Ramp up the “terrorist threat” on nuclear plants for more profits. How do we know power stations in Japan are a “ludicrous risk not only for the Japanese, but the the world” because of poor security at Japanese nuclear power stations? Is this more of a warning to Japan to begin taking precautions by spending more money to prepare for a terrorist attack? We are being told by the media that the terrorists responsible for detonating a bomb at the airport in Brussels had plans to blow up a nuclear facility as well. Suddenly John Kerry visits Hiroshima on April 11, 2016, terrorists threaten an attack at a nuclear site in Brussels, a “nuclear summit” took place the end of March, 2016 and news of nuclear related incidents all over the globe. Because of the drop in fuel costs is nuclear power worth the investment and to keep nuclear power stations operating? Will the threat of terrorism™ be used as a strategy to phase out nuclear power plants in the coming years? Even Russian Insider ran an article on Cuba at one point having Russian nuclear weapons on its soil during the Cuban Missile Crisis. What is with all this recent attention on nuclear weapons?
Source: The Daily Beast
Japan Nuclear Plants Are Vulnerable to Terror Attacks
April 7, 2016
TOKYO — Given the febrile global security atmosphere, recent revelations that those responsible for the Brussels attacks also scoped out Belgium’s nuclear facilities have, understandably, caused great consternation in many countries.
In Japan, however, the issue of nuclear security is treated with a strangely insouciant attitude by the authorities; unarmed guards keep watch outside of nuclear facilities, there is poor surveillance of sites and, incredibly, there are no mandated background checks on workers, allowing members of organized crime gangs access to radioactive material.
There is growing awareness that this is a problem not just for this island country, but for the world.
There is every reason to believe Japan is a target of the so-called Islamic State, which was behind the horrific slaughter in Paris in November and in Brussels in March.
Early last year, amid worldwide outrage about the Charlie Hebdo attacks in France, Prime Minister Shinzo Abe made a speech in the Middle East vowing assistance to states “contending” with ISIS. That led to a de facto declaration of war against Japan by the jihadists and may have contributed to the death of a journalist they held captive.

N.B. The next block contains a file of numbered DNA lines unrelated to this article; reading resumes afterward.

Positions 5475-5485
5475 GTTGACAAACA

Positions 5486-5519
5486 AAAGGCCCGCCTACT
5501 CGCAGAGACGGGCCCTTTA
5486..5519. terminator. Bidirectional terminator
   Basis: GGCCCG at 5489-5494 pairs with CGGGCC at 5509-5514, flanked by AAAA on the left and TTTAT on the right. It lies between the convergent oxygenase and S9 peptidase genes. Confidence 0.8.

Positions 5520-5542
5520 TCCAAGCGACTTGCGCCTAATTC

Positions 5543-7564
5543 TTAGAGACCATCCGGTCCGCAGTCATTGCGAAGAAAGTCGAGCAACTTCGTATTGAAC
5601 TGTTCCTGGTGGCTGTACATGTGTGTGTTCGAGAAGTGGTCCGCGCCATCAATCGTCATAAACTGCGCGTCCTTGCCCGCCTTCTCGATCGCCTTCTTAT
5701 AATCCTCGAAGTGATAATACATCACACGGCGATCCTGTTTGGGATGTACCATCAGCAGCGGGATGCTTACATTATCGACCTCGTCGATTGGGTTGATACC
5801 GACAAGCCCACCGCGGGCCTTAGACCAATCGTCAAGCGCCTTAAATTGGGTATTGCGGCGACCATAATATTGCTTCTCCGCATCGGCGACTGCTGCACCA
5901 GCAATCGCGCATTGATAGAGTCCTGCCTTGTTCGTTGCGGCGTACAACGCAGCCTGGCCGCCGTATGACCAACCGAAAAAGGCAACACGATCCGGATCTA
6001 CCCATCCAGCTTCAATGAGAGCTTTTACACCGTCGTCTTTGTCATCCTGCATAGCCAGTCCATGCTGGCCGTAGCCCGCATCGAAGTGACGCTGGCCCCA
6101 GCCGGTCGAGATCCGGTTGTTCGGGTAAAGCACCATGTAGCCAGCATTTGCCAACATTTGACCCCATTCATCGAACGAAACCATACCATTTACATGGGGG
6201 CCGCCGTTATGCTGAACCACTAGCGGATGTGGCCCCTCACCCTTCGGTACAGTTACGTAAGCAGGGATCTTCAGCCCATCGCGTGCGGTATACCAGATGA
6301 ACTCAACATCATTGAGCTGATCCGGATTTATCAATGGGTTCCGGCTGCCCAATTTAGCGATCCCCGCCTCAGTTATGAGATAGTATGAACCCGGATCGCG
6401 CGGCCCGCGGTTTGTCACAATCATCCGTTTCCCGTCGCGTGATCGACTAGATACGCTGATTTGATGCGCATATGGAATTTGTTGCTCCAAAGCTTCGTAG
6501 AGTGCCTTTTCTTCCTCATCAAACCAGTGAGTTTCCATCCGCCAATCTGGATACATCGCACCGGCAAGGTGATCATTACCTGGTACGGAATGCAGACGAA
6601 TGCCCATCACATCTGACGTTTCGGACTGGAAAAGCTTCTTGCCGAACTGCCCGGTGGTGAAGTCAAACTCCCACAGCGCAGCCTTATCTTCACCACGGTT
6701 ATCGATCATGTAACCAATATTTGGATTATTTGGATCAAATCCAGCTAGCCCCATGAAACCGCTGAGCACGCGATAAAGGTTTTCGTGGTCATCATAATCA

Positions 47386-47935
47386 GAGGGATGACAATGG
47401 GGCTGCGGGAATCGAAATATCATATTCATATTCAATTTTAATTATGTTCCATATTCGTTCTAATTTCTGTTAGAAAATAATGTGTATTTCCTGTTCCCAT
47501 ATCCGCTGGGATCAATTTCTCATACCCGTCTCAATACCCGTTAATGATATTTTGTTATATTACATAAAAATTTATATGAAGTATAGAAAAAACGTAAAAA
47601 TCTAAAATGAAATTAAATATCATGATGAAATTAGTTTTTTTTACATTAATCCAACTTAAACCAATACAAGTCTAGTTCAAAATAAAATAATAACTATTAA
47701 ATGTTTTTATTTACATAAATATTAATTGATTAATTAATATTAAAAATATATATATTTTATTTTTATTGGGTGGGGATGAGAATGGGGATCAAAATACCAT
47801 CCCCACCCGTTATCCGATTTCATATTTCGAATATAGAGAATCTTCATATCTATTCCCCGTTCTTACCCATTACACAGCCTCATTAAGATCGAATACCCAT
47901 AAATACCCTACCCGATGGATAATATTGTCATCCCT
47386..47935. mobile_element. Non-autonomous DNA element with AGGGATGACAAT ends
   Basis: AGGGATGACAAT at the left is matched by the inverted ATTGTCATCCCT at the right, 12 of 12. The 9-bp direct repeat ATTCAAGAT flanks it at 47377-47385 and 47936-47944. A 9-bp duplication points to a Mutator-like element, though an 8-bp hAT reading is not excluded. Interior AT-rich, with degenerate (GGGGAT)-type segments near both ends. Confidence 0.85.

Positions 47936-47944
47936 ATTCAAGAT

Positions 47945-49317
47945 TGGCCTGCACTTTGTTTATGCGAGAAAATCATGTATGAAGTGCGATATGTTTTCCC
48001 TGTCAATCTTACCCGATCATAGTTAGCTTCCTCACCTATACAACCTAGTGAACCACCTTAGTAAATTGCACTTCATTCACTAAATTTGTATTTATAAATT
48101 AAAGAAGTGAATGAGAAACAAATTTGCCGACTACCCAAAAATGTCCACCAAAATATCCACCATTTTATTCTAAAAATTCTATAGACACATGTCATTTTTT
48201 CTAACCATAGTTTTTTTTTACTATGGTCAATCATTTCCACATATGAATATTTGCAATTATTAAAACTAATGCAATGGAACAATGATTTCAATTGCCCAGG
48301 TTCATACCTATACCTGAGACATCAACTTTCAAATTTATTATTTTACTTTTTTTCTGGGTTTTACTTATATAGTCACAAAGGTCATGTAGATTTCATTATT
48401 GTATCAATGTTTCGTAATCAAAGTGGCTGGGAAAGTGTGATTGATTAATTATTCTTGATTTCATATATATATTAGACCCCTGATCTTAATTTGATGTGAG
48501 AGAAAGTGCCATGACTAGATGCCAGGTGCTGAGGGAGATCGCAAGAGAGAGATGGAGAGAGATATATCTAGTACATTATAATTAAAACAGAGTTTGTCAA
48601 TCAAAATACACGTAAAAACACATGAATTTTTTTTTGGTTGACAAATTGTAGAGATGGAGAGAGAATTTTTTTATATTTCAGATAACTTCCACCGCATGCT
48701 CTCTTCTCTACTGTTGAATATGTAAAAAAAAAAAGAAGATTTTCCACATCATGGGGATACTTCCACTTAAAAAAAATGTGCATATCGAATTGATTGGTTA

Yet there is no serious effort to rethink the nuclear security issue. One adviser to the National Police Agency told The Daily Beast, on condition of anonymity, “The game has changed. We are not keeping up. We can’t trust the utility companies to deal with internal threats by themselves—they have neither the willpower nor the capability. We don’t have to worry so much about terrorists breaking down doors and blowing up nuclear power plants—we have to worry about them filling out job applications and just walking in.”
Japan has a large number of nuclear facilities staffed by guards who carry no weapons and who are otherwise poorly equipped to handle a terrorist attack. Past U.S. State Department cables note police officers who are asleep, express shock that Japanese guards are unarmed, and criticize the government for staging unrealistic training exercises while essentially outsourcing nuclear security to the utility companies.
Meanwhile there have been companies with ties to the yakuza crime organizations dispatching workers—in some cases, active yakuza members—to the plants. “Generally speaking, you don’t want sociopathic criminals around nuclear materials. Not a good idea,” deadpanned a Japan Nuclear Regulation Authority official, speaking on background, of course.
The guards do not carry weapons because Japan’s incredibly stringent gun laws make it almost impossible for civilians, including private security guards, to have them. This is good in that it keeps Japan’s annual gun-related deaths down to single digits. It’s bad in that unarmed men are probably unlikely to stop armed terrorists from storming the facilities. Some plants have armed police cars parked outside them at regular intervals, but few plants are fully guarded.
Oddly, this matter was given little if any attention at the recent Nuclear Security Summit in Washington.
Japan’s Prime Minister Shinzo Abe was one of the leaders from 50 countries convened there as part of President Barack Obama’s call for a worldwide effort to prevent terrorists from acquiring nuclear materials, and his ruling coalition made sure that controversial and possibly unconstitutional new security laws went into effect a few days earlier.